SCOTLAND's state-run water monopoly was fined £10,000 today for a pollution incident in which more than 2000 gallons of sulphuric acid leaked into a top Scottish fishing river.

Alloa Sheriff Court was told that the incident, in July 2011, was caused when a corroded bolt on a tank of sulphuric acid, used as part of the process for purifying drinking water, failed, and allowed up to 2640 gallons (12,000 litres) of the chemical to leak out.

The bolt had not been maintained in accordance with the manufacturer's recommendations.

The court heard that the tank, at Scottish Water's Glendevon Water Treatment Plant near Dollar, Clackmannanshire, is surrounded by a holding "bund" that should have caught the spill.

However the strength of the acid - 96 per cent concentrated - was so high that it burned through the bitumen coating of the bund and the road surface outside and drained into the nearby Castlehill Reservoir.

There it reacted with sludge normally settled and stable on the bottom of the reservoir, and caused a "slug" of pollution to make its way slowly down the River Devon.

The court was told that the combination of the river being turned acidic, and poisonous aluminium being released from the sludge, caused a massive kill of fish, molluscs and shrimps in the river.

Investigators from SEPA, the Scottish Environmental Protection Agency, noted dead trout, perch and sticklebacks littering the river margins.

An estimated 30,000 fish, including 2000 brown trout, were killed in the incident, classified by SEPA was a Category 1 major pollution event.

The Food Standards Agency issued a warning not to eat any fish from the River, and anglers and canoeists were warned to stay away.

The Devon Angling Assocation, which stocks the river, lost thousands of fish, the court was told, and from 4 July 2011 to 19 August 2011 "the amenity of the river for swimming, water sports and fishing was lost to the general public".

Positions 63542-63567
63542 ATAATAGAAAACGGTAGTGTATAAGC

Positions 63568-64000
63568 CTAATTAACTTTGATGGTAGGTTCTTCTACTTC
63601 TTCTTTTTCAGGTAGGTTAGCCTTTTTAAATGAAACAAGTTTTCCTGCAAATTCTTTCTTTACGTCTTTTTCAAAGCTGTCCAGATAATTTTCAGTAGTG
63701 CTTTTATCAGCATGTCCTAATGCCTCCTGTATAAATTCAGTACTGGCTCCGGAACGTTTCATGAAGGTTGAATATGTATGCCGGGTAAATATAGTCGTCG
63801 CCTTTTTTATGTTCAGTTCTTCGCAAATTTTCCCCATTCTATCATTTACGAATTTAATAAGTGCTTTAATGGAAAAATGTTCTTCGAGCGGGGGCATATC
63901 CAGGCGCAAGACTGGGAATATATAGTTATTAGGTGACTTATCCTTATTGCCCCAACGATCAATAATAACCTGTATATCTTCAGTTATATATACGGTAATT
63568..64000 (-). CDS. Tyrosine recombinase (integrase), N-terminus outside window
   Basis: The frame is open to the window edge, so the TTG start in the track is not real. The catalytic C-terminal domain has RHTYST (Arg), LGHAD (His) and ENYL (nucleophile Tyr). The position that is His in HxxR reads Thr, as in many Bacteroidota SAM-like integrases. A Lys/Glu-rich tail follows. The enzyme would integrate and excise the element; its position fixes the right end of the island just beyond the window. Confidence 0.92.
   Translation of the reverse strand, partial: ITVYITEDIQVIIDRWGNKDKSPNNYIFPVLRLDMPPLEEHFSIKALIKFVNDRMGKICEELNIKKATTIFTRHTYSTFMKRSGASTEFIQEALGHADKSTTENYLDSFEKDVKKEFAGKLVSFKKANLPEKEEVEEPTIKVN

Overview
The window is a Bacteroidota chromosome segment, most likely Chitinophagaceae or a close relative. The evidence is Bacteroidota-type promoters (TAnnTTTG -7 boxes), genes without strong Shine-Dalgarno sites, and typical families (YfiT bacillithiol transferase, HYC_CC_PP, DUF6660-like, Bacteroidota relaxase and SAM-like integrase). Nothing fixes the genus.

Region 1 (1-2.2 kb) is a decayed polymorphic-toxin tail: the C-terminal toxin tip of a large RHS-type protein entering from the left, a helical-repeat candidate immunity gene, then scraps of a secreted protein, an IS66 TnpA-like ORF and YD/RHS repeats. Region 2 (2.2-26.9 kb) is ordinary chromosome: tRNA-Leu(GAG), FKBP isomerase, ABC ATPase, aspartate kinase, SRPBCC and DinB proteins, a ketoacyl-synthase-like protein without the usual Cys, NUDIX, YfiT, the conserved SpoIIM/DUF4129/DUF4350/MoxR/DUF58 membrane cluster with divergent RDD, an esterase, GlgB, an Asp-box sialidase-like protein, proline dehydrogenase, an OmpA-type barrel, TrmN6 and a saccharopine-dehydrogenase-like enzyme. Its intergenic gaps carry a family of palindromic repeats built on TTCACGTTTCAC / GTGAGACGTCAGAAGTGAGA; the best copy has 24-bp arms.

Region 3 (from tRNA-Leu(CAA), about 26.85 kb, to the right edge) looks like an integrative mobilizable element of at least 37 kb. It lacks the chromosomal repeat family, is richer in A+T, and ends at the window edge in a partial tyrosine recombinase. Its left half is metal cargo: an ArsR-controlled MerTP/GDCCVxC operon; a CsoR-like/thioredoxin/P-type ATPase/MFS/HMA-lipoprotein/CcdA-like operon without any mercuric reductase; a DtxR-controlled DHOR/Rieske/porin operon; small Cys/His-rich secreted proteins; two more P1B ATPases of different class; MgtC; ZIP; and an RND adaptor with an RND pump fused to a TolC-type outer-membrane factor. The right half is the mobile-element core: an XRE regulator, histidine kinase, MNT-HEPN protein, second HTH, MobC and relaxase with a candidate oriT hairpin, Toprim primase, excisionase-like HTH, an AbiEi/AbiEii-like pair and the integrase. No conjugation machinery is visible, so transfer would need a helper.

Procurator Fiscal Sara Shaw said, "These incidents were, sadly, entirely avoidable.

"Both incidents were brought to the attention of SEPA by members of the public, at which point the environmental damage was already done.

"If proper safeguards, and an effective system for checking and maintaining Scottish Water plant, had been in place, both of these incidents could have been prevented. At the very least, earlier intervention by Scottish Water could have lessened their environmental impact.

"Scottish Water failed to implement appropriate inspection, maintenance and notification systems. That failure, the resultant damage to the environment and the impact on the local communities, is unacceptable." Scottish Water pleaded guilty to discharging concentrated acid into a water course.

It also admitted a second charge relating to a discharge of sewage from St Serfs Sewage Pumping Station, Clackmannan, into the Goudnie Burn, a tributary of the River Black Devon on 1 August 2011.

The discharge, said to have "negatively impacted on life in the water", occurred after the snapping of a "vital cable" that should have triggered pumps and an alarm.

Scottish Water told the court that it had spent "in excess of £4million" not only at the Glendevon plant but throughout Scotland on work to ensure that the sulphuric acid leak could not be repeated.

Sheriff David Mackie said he would have imposed a larger fine, but noted it was a public body with no shareholders, wholly owned by the Scottish Government, and any financial penalty would ultimately fall on the ordinary consumer.